Relaunching icon, Piaget rings in 150 years


Swiss jeweler Piaget is celebrating its anniversary and cultural impact.

Ringing in 150 years, the house is relaunching a classic sports watch decades after its debut. A new campaign for the Piaget Polo 79 emphasizes the item’s artisanal and archival appeal, both key pieces to the luxury marketing puzzle.

Going for gold

On Feb. 5, Piaget announced that an 18-karat gold rendition of its timepiece would soon be available. Produced in tight quantities, the successor comes with a hefty price tag.

Of the 31-piece Polo range accessible online, only four designs are currently more expensive: the Emperador Dual Time in white gold, the Emperador Dual Time in rose gold, the Perpetual Calendar Ultra-Thin and the Date.

Respectively, each sells for $81,000, $79,500, $76,000 and $75,000. The Polo 79 will retail for $73,000.

Initially released in 1979, as its name suggests, the latest edition features matte gold bars and gadroons in close alignment with the original. Made of yellow metal all around, the watch’s full dial and indexes included, the monochrome surface’s beauty lies in its details.

Made from 185 grams of 18-karat gold, the timepiece will be among Piaget’s most expensive. Image credit: Piaget

Airbrushed components of its 42 mm case are contrasted by slim satin-finished, polished panels that continue across its bracelet.

Thanks to a see-through back, wearers can view the model’s internal movement. The manufacture is mechanical and features an ultrathin, self-winding 1200p1 caliber.

In a roughly minute-long promotional clip, Piaget allows the public a new perspective on the Piaget Polo 79, adjusting to the times with close-ups that may resonate with digitally-native generations (see story). Visuals bring elements of production to light, as artisans sketch the Polo 79 out “on paper.”

As upbeat music plays, craftspeople file materials down, put joints in place and screw in bolts. The effort is collaborative and showcases the maison’s in-house expertise, arriving as luxury consumer preferences for brands that are highly artisanal in practice persist (see story).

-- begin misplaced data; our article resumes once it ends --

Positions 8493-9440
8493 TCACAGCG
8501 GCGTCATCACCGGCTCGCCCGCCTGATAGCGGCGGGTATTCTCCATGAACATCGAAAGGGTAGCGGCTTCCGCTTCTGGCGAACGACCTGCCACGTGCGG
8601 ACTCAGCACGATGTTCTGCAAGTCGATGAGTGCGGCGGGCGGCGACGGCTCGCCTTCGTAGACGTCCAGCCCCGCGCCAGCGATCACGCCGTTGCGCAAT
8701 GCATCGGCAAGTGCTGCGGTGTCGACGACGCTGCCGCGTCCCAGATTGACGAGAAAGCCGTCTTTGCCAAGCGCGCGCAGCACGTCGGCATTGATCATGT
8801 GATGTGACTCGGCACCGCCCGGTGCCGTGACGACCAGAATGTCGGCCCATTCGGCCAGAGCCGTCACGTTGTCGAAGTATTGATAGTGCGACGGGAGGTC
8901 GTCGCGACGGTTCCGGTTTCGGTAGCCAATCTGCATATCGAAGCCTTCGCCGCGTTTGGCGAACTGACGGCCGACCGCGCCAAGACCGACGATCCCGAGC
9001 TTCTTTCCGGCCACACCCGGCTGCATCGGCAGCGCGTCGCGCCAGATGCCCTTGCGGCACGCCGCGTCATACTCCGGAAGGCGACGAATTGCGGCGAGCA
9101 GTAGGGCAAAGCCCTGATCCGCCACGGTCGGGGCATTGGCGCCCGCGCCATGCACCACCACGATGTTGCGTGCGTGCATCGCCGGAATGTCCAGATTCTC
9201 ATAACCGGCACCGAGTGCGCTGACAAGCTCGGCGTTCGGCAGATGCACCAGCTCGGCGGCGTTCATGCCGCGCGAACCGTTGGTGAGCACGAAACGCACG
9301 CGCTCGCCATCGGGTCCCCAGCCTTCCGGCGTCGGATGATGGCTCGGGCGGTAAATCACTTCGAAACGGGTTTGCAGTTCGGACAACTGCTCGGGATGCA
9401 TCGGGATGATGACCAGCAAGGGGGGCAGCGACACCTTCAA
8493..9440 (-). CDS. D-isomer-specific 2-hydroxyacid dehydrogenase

Leveraging legacy

Originally inspired by the company’s clients and their love of polo, the watch remains linked with athleticism.

As the fourth generation of the founding family took over the company, the brand began hosting luxurious events to interact with customers. Many of these attendees frequented matches while donning their timepieces, sparking associations between the sport and Piaget selections.

Capturing the laid-back elegance of these soirees and gatherings, the casual chic look became an era-defining style. Due to its activity-friendly nature — the Polo 79 was marketed as being water- and shock-resistant — and unisex appearance, the product’s uses were versatile.

Worn by famous icons such as British American actress Elizabeth Taylor and American artist Andy Warhol, it carries a connection to some of the biggest cultural figures of the 20th century.

This heritage is honored by the chronograph’s return. A complementary merchandising strategy could serve the label well.

The rollout offers nostalgia to older generations, with affinity-building potential for youth who may be averse to the accessory’s cost but appreciative of the rich storytelling (see story) and vintage appeal (see story) that surrounds it.

Piaget’s decision to keep the design of the relaunched timepiece very similar to the original — registering as nearly identical to its reference, for those who do not look closely — doubles down on this trend.

This article originally appeared on Luxury Portfolio is pleased to bring you the latest trends and insider takes through our exclusive partnership with the go-to destination for luxury news. Subscribe today.